Dental X-rays (radiographs) are images of
your teeth that your dentist uses to evaluate your oral health. These X-rays are used with low levels
of radiation to capture images of the interior of your teeth and gums. This can
help your dentist to identify problems, like cavities,
tooth decay, and impacted teeth. Dental X-rays may seem complex, but they’re actually very common tools that are just as important as
your teeth cleanings.
Why Dental X-Rays
Dental X-rays are typically performed yearly, or more often if your dentist is tracking the progress of a dental
problem or treatment.
Factors affecting how often you get dental X-rays may include:
current oral health
symptoms of oral disease
history of gum disease (gingivitis) or tooth decay
If you’re a new patient, you will probably
undergo dental X-rays so that your new dentist can get a clear picture of
your dental health. This is especially important if you don’t have any X-rays from your previous dentist.
Children may need to have dental X-rays more
often than adults because their dentists might need to monitor the growth of their adult
teeth. This is important because it can help the dentist
determine if baby teeth need to be pulled to prevent complications, such as adult teeth growing in behind baby teeth.
Risks of Dental
While dental X-rays do involve radiation, the exposed levels are
so low they’re considered safe for children and adults. If your dentist
uses digital X-rays instead of developing them on film, your risks from
radiation exposure are even lower. Your dentist will also place a lead “bib” over your
chest, abdomen, and pelvic region to prevent
any unnecessary radiation exposure to your vital organs. A thyroid collar may be used in the case of thyroid conditions.
Children and women of childbearing age may also wear them along with the lead bib.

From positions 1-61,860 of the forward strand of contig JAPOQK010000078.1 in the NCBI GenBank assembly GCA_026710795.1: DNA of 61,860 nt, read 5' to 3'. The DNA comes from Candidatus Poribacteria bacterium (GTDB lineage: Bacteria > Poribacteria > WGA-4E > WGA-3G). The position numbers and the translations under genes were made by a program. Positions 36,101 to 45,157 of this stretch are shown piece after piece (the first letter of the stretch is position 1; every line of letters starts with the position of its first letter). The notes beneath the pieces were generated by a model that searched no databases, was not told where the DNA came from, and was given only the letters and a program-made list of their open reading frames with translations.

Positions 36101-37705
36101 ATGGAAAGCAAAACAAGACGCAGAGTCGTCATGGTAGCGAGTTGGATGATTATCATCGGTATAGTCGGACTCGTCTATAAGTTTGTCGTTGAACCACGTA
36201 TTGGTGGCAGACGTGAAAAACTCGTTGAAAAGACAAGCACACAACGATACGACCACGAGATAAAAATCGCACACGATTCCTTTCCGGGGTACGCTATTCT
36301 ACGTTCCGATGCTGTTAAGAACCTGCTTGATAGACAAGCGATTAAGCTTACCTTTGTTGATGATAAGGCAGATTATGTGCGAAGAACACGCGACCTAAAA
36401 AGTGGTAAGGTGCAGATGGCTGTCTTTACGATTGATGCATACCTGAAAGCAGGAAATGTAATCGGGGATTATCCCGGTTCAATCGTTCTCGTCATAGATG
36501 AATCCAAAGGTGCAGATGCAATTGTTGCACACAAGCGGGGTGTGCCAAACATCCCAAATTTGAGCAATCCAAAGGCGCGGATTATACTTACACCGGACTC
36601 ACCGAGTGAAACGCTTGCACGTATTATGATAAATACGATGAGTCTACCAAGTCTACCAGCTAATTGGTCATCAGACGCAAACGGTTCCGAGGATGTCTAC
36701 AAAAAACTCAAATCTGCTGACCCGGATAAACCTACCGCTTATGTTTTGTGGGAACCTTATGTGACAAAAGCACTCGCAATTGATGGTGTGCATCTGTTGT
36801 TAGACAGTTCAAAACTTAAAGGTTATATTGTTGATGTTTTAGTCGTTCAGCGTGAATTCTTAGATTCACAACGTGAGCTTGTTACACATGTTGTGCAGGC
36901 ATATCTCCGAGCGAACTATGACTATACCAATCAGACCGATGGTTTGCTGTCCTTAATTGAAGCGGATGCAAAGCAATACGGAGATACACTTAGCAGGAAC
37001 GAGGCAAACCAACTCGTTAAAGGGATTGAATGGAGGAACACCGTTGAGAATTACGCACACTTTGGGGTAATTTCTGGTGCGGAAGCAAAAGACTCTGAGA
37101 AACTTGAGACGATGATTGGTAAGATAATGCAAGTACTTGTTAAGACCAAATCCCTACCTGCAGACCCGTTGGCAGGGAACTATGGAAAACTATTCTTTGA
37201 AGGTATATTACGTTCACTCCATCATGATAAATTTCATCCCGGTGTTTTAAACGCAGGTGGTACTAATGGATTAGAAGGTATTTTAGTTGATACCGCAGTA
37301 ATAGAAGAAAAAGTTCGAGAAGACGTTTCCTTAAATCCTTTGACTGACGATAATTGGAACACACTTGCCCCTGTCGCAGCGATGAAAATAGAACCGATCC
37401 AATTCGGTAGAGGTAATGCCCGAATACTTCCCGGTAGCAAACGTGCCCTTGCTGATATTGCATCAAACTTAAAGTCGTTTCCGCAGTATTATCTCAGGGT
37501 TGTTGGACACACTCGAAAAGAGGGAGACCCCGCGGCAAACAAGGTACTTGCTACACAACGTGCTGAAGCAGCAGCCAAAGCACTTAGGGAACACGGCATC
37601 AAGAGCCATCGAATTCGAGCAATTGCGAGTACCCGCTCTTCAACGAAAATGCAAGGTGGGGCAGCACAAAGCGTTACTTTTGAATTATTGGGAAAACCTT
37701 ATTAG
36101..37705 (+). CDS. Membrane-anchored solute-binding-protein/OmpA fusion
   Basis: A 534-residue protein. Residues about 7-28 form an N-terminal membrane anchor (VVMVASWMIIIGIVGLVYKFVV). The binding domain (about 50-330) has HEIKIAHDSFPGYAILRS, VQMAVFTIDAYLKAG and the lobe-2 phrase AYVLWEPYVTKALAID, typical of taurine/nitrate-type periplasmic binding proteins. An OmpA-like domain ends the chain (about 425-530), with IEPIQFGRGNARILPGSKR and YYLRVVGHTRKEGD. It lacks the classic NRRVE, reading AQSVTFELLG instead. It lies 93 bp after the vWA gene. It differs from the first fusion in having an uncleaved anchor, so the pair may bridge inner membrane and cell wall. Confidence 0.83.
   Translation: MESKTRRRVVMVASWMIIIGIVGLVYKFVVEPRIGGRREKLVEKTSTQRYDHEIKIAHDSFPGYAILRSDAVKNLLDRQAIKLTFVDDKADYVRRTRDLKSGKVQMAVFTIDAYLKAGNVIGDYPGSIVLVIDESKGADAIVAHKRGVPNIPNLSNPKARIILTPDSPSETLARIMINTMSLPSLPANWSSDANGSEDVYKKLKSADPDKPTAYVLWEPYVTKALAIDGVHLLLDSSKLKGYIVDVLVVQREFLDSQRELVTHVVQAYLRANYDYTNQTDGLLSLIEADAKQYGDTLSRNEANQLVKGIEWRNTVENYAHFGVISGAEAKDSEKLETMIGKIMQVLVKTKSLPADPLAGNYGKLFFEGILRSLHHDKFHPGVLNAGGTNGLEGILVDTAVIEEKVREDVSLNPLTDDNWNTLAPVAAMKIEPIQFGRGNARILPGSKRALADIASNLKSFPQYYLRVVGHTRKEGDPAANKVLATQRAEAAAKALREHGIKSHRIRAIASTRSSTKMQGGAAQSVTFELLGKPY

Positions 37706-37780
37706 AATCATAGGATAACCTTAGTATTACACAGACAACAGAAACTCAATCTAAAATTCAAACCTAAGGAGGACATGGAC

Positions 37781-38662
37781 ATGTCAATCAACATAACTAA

Pregnancy is an
exception to the rule. Women who are
pregnant or believe they may be pregnant should avoid all types of X-rays. Tell
your dentist if you believe you are pregnant, because radiation is not
considered safe for developing fetuses.
for Dental X-Rays
Dental X-rays require no
special preparation. The only thing you’ll want to do
is brush your teeth before your dentist appointment. That will create a more hygienic environment
for those working inside your mouth. X-rays are always done before cleanings.
At the dentist’s office you’ll sit in a chair with a
lead vest across your chest and lap. The X-ray machine is positioned
alongside your head to record images of your mouth. Some dental
practices have a separate room for X-rays, while others perform them in the same room as
cleanings and other procedures.
Types of X-Rays
There are several types of dental X-rays, which
record slightly different views of your mouth. The most
common are intraoral X-rays, such as:
- Bitewing: This technique involves biting down on a special piece of
paper so your dentist can see how well the crowns of your teeth match up. This is commonly used to check for interdental cavities.
This X-ray is done when your jaw is closed to
see how your upper and bottom teeth line up, and can
also detect anatomical abnormalities with the floor of the mouth or the palate.
- Palatal: This technique captures all of your teeth in one shot.
- Panoramic: For this type of X-ray, the machine rotates around the head. Your dentist may use this
technique to check your wisdom teeth, plan for implanted dental devices, or
investigate jaw problems.
- Periapical: This technique focuses on two complete teeth from root to
X-rays may be used when your dentist suspects there might be problems
in areas outside of the gums and teeth, such as the jaw.
A dental hygienist will guide you through each
step of the X-ray process. They might even step outside of the room briefly
while the images are being taken. You’ll be instructed to hold still while the
pictures are recorded. Spacers, if they’re used, will be moved and adjusted in your
mouth to obtain the proper images.
When the images are
ready — instantly in the case of digital X-rays — your dentist
will review them and check for abnormalities. If a dental
hygienist is cleaning your teeth, the dentist may go over the results of the X-rays with you after your
cleaning is done. The exception is if the hygienist
discovers any significant problems during the X-rays.
If your dentist finds problems, such as
cavities or tooth decay, they’ll discuss
your treatment options. If your dentist finds no problems, keep up the good
Like brushing and flossing, regular dental X-rays are an integral
part of your overall oral health. Having a good checkup can be a relief, but
this doesn’t mean you shouldn’t keep getting X-rays. Depending on your
age, health, and insurance coverage, X-rays may be performed
every one to two years. Be sure to commit to your appointments and see your
dentist sooner if you experience any pain or other changes in your mouth.